SEPTEMBER 7, 2021
On August 24, 2021, Jehovah’s Witnesses won a landmark legal victory in Ecuador. The Constitutional Court issued a judgment declaring that the right to freedom of worship was violated in the indigenous community of San Juan de Ilumán of the Imbabura Province. The Court’s decision helps establish the right to freedom of worship for people throughout Ecuador, especially those living in indigenous communities, and sets a precedent that can be used in other countries.
In 2014, community leaders entered a property owned by Jehovah’s Witnesses by force to stop the building of a Kingdom Hall. They also prohibited our brothers and sisters from gathering together for worship and preaching from house to house. Our brothers took the matter to court. However, two local court judges ruled against the Witnesses, claiming that their constitutional rights were not violated.
After exhausting all local means to resolve the situation, the brothers took the case to the Constitutional Court, the highest court in the country. The Constitutional Court declared that the lower courts violated the Witnesses’ legal right to freedom of worship. The community leaders and judges involved were ordered to attend a course on religious and cultural tolerance. In addition, the community leaders were asked to protect the “coexistence of diverse belief systems and cultures, especially in relation to the religious activities” of Jehovah’s Witnesses.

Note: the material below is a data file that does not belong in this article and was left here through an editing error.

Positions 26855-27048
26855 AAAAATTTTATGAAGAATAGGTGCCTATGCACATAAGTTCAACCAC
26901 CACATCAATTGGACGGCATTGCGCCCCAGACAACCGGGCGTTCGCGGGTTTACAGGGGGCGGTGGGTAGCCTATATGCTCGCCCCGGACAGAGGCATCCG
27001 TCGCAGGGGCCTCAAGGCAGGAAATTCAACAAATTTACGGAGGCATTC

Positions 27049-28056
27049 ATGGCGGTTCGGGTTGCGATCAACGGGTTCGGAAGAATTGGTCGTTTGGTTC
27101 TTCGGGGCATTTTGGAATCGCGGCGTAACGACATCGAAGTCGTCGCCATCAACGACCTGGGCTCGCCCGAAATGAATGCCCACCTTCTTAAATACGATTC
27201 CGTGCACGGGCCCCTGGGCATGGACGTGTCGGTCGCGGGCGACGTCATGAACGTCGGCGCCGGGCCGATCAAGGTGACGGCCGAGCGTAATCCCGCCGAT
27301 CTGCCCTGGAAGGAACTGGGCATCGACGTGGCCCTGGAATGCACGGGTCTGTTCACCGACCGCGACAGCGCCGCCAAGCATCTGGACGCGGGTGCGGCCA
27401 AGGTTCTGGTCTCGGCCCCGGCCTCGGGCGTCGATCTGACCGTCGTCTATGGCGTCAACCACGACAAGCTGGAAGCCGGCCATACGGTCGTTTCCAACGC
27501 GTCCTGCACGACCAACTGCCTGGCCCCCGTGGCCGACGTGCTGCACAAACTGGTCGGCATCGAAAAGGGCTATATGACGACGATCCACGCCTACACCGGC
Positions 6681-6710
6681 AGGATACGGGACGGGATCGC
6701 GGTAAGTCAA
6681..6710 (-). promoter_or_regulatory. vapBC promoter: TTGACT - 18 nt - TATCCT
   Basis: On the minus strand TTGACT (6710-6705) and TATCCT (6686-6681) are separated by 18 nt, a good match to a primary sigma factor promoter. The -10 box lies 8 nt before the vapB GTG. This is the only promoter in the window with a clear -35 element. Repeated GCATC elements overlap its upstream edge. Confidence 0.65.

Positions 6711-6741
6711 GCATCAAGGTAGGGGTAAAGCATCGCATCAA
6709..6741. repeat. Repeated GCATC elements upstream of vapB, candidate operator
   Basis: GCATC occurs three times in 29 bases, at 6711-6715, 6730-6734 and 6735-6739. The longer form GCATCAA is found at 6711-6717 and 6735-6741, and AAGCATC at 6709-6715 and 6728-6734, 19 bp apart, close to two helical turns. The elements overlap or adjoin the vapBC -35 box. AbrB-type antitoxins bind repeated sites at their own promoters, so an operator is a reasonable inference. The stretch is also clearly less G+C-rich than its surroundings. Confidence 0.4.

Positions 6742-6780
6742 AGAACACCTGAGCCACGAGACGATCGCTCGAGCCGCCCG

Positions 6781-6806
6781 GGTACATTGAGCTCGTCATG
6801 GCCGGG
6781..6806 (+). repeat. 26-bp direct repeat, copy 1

Philip Brumley, general counsel for Jehovah’s Witnesses, stated: “We recognize that indigenous rights serve as a shield to protect indigenous cultures, but it would never be appropriate to turn that shield into a sword that hurts the fundamental rights of any citizen.”
Jehovah’s Witnesses in San Juan de Ilumán are grateful to the Court for its decision.
We rejoice to see evidence of “Jehovah’s hand” when our brothers and sisters benefit from legal victories protecting freedom of worship.—Proverbs 21:1.